Help Save a Sea Turtle by Filling in Holes on the Beach!

photo 1EResearchers from Loggerhead Marinelife Center (LMC) have reported an increase in the number of man-made holes that are being left on local beaches. During a morning survey on Sunday morning, LMC researchers saved over twenty five sea turtle hatchlings from a man-made hole in the sand. Once the turtles were successfully rescued from the hole, researchers assisted them into the ocean, so that the hatchlings could begin their journey. The next day, LMC staff came across a 5×7 foot deep hole, with sheer sides. A loggerhead sea turtle left tracks within a few feet of the hole, and a second loggerhead nested down the slope from it.

 “During this time of year, when people and sea turtles are sharing the beaches, it is crucial that we do everything that we can to protect these threatened and endangered species,” said Sarah Hirsch, LMC Data Manager. Sea turtle hatchlings face a difficult journey to adulthood, with many natural and human-based threats standing in their way. On average, only 1 in 5,000 hatchlings actually make it to adulthood. “This is one easy way for everyone to make a difference,” she added.

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Sea turtle nesting seasons runs from March 1 to October 31 in Palm Beach County. Beachgoers and visitors can help protect sea turtles and prevent accidents by filling in holes and collapsing sand castles on the beach. As noted above, these holes pose a risk to nesting sea turtles, as well as hatchlings. Additionally, digging deep holes on the beach during sea turtle nesting season can possibly expose a buried nest that has not been marked with stakes. For logistical reasons, only 10% of sea turtle nests are marked with stakes, but all nesting activity data is recorded and analyzed. While enjoying a day at the beach, it is always best to dig below the tide line, as a nest can be as shallow as 12 inches below the surface.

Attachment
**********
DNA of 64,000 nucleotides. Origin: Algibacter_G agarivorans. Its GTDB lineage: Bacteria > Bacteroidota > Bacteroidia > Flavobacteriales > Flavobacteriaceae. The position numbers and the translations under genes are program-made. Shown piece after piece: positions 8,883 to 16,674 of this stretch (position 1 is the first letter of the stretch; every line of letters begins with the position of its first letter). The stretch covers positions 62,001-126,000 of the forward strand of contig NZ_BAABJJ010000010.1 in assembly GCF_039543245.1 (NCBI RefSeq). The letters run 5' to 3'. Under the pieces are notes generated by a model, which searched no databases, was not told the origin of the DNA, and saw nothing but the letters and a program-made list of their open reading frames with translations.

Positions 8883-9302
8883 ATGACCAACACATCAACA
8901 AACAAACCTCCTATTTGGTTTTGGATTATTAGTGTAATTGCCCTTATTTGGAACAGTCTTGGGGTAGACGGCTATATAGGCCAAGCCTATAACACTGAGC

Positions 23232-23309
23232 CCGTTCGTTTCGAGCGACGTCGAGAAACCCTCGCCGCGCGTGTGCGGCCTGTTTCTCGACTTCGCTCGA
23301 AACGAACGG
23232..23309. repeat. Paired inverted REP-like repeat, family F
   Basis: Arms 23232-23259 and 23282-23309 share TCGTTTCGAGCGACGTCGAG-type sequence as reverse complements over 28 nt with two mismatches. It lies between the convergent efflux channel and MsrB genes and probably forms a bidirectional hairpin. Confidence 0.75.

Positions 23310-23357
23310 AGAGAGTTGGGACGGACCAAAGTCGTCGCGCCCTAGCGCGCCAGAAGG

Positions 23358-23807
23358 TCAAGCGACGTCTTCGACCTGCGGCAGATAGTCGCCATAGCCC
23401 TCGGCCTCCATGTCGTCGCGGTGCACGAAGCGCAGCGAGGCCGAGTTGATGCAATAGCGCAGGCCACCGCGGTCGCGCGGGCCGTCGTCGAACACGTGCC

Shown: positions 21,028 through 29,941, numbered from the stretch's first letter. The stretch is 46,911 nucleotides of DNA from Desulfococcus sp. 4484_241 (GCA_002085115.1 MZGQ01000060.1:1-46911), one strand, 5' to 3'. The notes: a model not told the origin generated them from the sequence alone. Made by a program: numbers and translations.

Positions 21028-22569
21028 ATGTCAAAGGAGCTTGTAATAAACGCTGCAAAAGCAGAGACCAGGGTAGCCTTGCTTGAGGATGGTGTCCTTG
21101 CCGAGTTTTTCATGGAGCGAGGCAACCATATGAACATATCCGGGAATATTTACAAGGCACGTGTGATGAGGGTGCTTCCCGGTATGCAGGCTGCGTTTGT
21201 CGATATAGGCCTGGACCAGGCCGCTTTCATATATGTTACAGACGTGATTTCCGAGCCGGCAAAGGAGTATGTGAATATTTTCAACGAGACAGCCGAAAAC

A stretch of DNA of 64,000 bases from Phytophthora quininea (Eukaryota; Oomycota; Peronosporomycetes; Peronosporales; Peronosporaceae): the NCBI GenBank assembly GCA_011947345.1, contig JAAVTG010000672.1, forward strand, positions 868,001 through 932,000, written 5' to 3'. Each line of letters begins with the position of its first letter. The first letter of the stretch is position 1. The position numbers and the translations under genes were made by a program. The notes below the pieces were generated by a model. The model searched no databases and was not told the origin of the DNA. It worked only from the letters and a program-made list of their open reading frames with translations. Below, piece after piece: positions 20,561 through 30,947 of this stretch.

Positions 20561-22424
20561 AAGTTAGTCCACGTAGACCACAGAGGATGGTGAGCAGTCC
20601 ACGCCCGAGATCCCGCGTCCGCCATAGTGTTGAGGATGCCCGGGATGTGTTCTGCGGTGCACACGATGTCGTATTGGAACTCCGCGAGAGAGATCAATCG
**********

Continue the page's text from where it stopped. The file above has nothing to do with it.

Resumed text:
Filling in holes and sandcastles is vital for local sea turtles’ safety. Juno Beach is one of the most densely populated beaches in the world for nesting loggerhead sea turtles. To date, LMC research staff has recorded 8,744 loggerhead nests, 415 green nests, and 265 leatherback nests on the 9.5 miles of beach that the center monitors. While sea turtle are beautiful, captivating creatures, it is illegal to harm or harass sea turtles, their nests or hatchlings. Sea turtles are protected by the US Endangered Species Act of 1973 and Florida Statute Chapter 370. You can familiarize yourself with nesting season do’s and don’ts and become an ambassador for these important rules. 

Do:

  • Throw away foreign objects and debris left behind on the beach
  • Fill in holes in the sand which may obstruct a sea turtle’s path to and from the ocean
  • Observe a nesting sea turtle from a distance from behind
  • Look out for disoriented hatchlings on trails and roads near the beach
  • Keep your Lights Out near the beach or install sea turtle-friendly lighting
  • Bring weak or confused hatchlings to LMC at 14200 US Highway One, Juno Beach, FL 33408

Don’t:

  • Don’t interact with or disrupt a nesting sea turtle
  • Don’t use lighting on the beach at night including flash photography
  • Don’t touch hatchlings on their way to the ocean
  • Don’t take any action for empty egg shells, or exposed, un-hatched eggs
  • Don’t harm or harass sea turtles, their nests or hatchlings
  • Don’t use shovels to dig on the beach during nesting season

 

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